Aug 16, 2011  |  Today's News

Free Trade Agreements took center stage in the Commodities Pavilion at the Illinois State Fair today, as Illinois farm leaders gathered to explain their importance. Illinois Corn Growers Association President Jim Reed, from Monticello, focused on Colombia and its potential for corn farmers.

Three pending trade agreements have been caught up in the Congressional quagmire. Despite the dogged efforts of members of the Illinois Congressional delegation, the Korean, Panamanian, and Colombian FTA’s remained unsigned.

With regard to Colombia, Reed made the following points:

  • Colombia is the number one easiest place to do business in Latin America & Caribbean region, according to the World Bank (2010) 
  • In 2002 Colombia had 2 FTAs with 5 countries. Now Colombia has or is negotiating 13 Free Trade Agreements, allowing 49 countries duty free access to the prosperous Colombian market. 
  • China has a six-fold increase in its share of the Colombian market in the last 10 years, becoming Colombia’s second largest trading partner. At the current pace, China will displace the U.S. as Colombia’s main trading partner in less than a decade.   
  • Colombia is a $4.3 billion agricultural market (value of total imports in 2010).  Before losing market share in the past two years, Colombia was the 15th largest market for U.S. agricultural products in the World and the 8th largest for U.S. corn, wheat and soybeans.  
  • The U.S. farmers used to be the main suppliers of agricultural goods in Colombia with a peak of 47% of market share in 2008.
  • However, in 2010 the U.S. market share has fallen to 21%, and for the first time the U.S. lost its preeminence in the Colombian market.
  • Colombia consumes about 5 million tons of corn every year.  70% is imported.
  • U.S. exports of corn and products to Colombia declined 63% in 2009, and 33% in 2010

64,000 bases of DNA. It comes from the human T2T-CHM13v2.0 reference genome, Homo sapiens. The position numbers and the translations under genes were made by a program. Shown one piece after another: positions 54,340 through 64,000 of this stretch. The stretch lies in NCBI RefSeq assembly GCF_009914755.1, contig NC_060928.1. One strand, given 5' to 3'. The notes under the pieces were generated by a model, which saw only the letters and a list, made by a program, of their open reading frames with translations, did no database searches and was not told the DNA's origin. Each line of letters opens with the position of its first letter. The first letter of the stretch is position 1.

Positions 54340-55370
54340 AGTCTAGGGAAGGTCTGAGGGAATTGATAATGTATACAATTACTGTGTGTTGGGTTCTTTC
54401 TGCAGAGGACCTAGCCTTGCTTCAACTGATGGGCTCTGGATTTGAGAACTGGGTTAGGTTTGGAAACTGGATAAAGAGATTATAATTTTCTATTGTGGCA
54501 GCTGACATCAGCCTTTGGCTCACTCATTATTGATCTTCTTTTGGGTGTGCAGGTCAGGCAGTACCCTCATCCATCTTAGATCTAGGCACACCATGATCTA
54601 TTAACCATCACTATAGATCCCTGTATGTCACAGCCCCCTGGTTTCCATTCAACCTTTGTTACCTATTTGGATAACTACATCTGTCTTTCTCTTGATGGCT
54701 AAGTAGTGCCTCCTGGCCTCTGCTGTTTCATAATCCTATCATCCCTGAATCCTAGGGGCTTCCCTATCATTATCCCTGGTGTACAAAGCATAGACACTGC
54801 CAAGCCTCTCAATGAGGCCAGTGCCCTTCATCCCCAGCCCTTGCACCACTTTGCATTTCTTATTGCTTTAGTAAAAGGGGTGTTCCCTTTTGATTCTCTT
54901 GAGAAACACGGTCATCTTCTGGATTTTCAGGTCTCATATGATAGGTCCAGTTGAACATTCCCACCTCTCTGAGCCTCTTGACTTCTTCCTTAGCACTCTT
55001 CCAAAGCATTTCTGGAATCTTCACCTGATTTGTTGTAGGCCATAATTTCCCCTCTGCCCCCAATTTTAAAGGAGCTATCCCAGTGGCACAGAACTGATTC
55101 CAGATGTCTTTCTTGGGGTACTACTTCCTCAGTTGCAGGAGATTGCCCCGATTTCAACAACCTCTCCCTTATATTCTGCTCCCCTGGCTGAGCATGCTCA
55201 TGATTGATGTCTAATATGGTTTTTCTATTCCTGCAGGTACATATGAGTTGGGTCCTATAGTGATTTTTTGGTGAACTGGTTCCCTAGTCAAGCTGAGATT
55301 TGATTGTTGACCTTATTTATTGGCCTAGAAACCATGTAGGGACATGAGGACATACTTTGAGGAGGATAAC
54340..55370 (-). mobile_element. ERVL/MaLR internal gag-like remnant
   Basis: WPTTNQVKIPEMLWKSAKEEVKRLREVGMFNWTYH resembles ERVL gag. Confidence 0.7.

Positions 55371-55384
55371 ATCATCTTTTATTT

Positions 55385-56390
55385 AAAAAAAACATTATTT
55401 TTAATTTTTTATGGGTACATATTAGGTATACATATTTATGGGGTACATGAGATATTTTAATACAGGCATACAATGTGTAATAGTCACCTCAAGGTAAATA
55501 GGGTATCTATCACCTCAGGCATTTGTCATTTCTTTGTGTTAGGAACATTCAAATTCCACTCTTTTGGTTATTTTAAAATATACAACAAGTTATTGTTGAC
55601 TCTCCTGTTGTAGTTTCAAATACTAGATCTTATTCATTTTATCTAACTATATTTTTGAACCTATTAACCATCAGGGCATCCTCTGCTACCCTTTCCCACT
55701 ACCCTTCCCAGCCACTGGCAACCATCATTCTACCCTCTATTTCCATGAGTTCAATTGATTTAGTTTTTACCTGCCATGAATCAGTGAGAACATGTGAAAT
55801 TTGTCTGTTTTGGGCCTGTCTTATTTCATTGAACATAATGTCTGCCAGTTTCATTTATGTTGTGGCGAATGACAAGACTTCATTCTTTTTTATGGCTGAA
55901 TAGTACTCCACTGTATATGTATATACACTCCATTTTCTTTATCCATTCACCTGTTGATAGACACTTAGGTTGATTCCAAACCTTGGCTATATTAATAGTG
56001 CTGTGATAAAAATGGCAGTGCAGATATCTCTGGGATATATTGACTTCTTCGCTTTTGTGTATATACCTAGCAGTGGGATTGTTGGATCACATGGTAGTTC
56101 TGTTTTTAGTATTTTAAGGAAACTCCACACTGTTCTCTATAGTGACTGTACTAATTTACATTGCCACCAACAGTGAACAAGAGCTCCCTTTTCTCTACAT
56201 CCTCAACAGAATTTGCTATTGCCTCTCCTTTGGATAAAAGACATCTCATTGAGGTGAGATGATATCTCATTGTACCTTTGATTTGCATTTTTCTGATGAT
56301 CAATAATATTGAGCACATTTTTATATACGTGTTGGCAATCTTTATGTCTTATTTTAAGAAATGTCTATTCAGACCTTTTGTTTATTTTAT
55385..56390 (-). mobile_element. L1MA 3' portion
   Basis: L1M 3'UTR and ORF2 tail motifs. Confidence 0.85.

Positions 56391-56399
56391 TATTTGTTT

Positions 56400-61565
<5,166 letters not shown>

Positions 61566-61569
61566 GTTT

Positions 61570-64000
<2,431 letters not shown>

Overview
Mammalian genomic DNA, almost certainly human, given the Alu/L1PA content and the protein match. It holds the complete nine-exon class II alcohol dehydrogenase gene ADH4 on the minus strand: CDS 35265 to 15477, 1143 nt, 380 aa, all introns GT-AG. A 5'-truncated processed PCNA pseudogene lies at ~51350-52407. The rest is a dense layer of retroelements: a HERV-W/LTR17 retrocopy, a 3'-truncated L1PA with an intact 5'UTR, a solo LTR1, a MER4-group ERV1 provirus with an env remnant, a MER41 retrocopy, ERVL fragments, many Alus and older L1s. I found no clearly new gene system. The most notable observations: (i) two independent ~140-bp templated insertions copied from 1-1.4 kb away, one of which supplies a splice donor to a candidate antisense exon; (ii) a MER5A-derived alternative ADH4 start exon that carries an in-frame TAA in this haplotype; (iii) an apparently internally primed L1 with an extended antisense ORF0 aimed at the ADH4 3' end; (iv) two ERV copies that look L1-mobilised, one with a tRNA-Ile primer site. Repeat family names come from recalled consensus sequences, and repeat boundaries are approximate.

• American farmers unnecessarily pay tariffs ranging from 5% to 40% plus a “price band” tariff to sell in the Colombian market (it cost U.S. exporters at least $234 millions in tariffs in 2008).    
  • According to the USITC (2006), the Colombian U.S. FTA will increase U.S. corn exports to Colombia 24%, or about $70 million. The FTA will provide immediate duty free access to 2.1 million tons of yellow corn and will fully open the market in 12 years. 
  • Due to the FTA, model results suggest that overall U.S. agricultural exports to Colombia will increase by 44 percent, or $370 million per year.

Corn: “With the removal of the tariff, annual U.S. corn exports to Colombia would likely increase 24 percent, or about $70 million”.

Soybean meal: “The full implementation of the CTPA would likely more than double U.S. exports of oilseed products and make them more competitive with Argentina’s exports.”

Beef: “It is likely that U.S. exports of beef to Colombia will rise by more than 80 percent after the elimination of tariffs in the CTPA.’

Pork and Poultry: “Currently, U.S. pork and poultry meat faces an average MFN tariff of nearly 20 percent in Colombia. The elimination of tariffs on U.S. exports would likely increase U.S. exports of these products by more than 60 percent.”

Dairy: “The MFN tariff faced by U.S. dairy product exports to Colombia currently averages about 18 percent. The scheduled elimination of these tariffs is estimated to increase U.S. exports by an additional 50 percent.”

Pictured: ICGA President Jim Reed talks about the Colombian Free Trade Agreement with MIke Adams on the AgriTalk radio program from the Illinois State Fair today.